Get rid of out of tune Ward Choir singing once and for all [PART 1 of 3]

Get rid of out of tune Ward Choir singing once and for all [PART 1 of 3]

Are you struggling to help your ward choir sing in tune?

Are you stumped trying to figure out how to solve their bad intonation?

There are 3 basic reasons a choir can sound out of tune are...

  1. They are singing the wrong notes.

  2. They are singing incorrect rhythms.

  3. They are singing with poor or unmatched vowels.

Fixing Wrong Notes

Today we'll focus on fixing wrong notes.

Singing a wrong note is nothing new. It happens to us all. The trick is to isolate the wrong notes.

Which section is singing the wrong note? Which singer is singing the wrong note?

You don't have to call anyone out and embarrass them. That's why I like to talk to the whole section.

Here's what I do in this situation...

Let's say I hear a wrong note in the Alto part. I stop the music and ask just the Alto section to sing a few bars of the problem section.

If they still sing something wrong, I ask the pianist to play their part alone for those bars. We'll sing it again with the piano and the problem usually solves itself.

If there’s still a problem, draw their attention to the specific note that's not quite right. Often their part is not clear in their mind's ear. Once they hear it a few more times, it will stick.

Sing it for them. Play it again. Give them another try. Do this merry-go-round a few times and the wrong note usually solves itself.

But before you go on to the next phrase, there's one more step… 

Add the other voices back to the whole texture. Having everyone sing these few bars together once again helps the Altos hear there now “correct” notes in context of the whole piece.

To sum up this point, be sure you take adequate time to prepare before rehearsal. 

This is a crucial point. 

As I’m sure you know, most Ward Choir’s don’t get a lot of rehearsal time.

Every minute counts. 

In the professional music making world, rehearsal time is very costly. If everyone in the rehearsal is getting paid to be there, then every minute wasted is money down the drain.

We’re not being paid in Ward Choir, of course, but the principle holds. Every minute counts. You want to maximize your time in rehearsal.

Preparing for Rehearsal

Here are a few tips to make sure you’re prepared for rehearsal so you can hear any problems that may occur. 

  • Play or sing through each of the choral parts a couple times. This doesn't take more than 10-20 minutes. But it will help you to have "ears that hear" during rehearsal.

  • Try to find a recording of the piece. Or, if one isn’t available, get together with your pianist and have him/her play through the whole piece. You want to have a good idea of the whole arc of the piece. Having this in your inner ear before rehearsal will give you a big head start.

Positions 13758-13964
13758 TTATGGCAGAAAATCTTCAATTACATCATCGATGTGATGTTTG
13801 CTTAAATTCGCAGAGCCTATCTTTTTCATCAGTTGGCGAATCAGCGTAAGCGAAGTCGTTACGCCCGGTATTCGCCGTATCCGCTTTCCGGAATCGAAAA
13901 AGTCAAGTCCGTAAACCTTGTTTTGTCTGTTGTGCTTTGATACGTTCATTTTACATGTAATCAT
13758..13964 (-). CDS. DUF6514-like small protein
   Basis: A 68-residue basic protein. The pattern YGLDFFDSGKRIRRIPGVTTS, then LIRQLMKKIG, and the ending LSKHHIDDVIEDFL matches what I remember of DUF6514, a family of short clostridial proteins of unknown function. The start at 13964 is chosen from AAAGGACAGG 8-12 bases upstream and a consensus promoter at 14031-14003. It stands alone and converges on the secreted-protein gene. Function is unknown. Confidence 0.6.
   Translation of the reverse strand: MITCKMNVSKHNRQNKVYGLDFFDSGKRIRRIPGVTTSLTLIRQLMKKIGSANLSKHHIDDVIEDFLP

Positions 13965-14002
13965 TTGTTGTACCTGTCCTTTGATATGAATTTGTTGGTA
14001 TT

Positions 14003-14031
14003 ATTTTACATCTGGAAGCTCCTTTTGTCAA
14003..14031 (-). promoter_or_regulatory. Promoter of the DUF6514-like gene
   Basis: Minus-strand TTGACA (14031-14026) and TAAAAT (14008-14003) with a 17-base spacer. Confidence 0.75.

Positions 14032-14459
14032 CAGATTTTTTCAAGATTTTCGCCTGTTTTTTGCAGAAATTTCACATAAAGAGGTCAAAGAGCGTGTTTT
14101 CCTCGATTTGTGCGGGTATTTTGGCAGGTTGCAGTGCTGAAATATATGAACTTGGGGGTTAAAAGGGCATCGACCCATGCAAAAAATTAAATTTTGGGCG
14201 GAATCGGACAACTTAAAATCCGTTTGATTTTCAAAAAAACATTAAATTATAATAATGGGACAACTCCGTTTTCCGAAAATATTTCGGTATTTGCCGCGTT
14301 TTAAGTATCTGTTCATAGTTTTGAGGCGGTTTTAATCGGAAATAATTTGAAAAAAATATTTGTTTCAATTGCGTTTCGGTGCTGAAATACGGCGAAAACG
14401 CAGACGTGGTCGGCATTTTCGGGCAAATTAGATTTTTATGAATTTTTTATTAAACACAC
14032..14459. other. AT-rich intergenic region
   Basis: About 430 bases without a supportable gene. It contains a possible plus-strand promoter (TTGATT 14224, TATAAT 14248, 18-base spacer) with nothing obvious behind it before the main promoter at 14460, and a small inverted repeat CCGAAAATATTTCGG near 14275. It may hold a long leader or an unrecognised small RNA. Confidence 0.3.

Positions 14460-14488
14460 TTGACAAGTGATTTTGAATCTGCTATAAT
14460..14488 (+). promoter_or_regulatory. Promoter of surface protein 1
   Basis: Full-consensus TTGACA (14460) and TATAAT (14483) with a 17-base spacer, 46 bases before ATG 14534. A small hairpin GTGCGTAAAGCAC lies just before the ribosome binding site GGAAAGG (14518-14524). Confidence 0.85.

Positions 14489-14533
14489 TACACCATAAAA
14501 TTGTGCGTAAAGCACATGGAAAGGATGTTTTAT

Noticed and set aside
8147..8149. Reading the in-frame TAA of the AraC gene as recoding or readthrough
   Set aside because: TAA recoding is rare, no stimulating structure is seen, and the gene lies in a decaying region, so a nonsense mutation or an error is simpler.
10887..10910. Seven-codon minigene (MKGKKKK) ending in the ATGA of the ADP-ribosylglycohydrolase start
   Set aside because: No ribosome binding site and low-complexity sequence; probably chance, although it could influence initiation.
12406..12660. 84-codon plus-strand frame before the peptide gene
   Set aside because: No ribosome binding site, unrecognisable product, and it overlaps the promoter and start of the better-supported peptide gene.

• Take some time to consider the composer’s markings. Look at dynamics, cresc. or diminuendo markings. Notice any repeat signs. Become familiar with all these nitty gritty musical details. The composer went to great lengths to add these as a helpful guide to make the piece sounds as beautiful as possible. 

  • Talk or sing through the text. We’ll talk about tuning and text in a future email. But for now, work on becoming familiar with the message. Understanding the message of the piece goes a long way to helping you and your choir perform the piece with the right set of emotions.

  • Mark any potential trouble spots. Having a few “worry” spots marked helps you get in front of possible “train-wreck” moments. Make sure you can sing each choral part in the potential “train-wreck” spot so you can help each section during rehearsal.

I could go on and on about preparation, but I’ll save that for a later time.

Just remember this. The more prepared you are before a rehearsal, the more you’ll be able to use your time wisely and help your choir learn the piece quickly and proficiently.

And during rehearsal, be an active listener. If you sing along the whole time, you can’t hear if your choir is singing the piece correctly. 

It’s hard to do. But try to keep your mouth shut and your ears open. If they need help with a part, stop, sing with them, and then go back to your silent hyper listening and you’ll be amazed how much more you’ll be able to hear and help out.


Next week we'll move on to the 2nd method of fixing your choir's tuning issues, the rhythm.

Stay tuned,


P.S. What are some of your biggest challenges when working with your ward choir? Let me know what you’re struggling with and I’ll see if I can help. Thanks!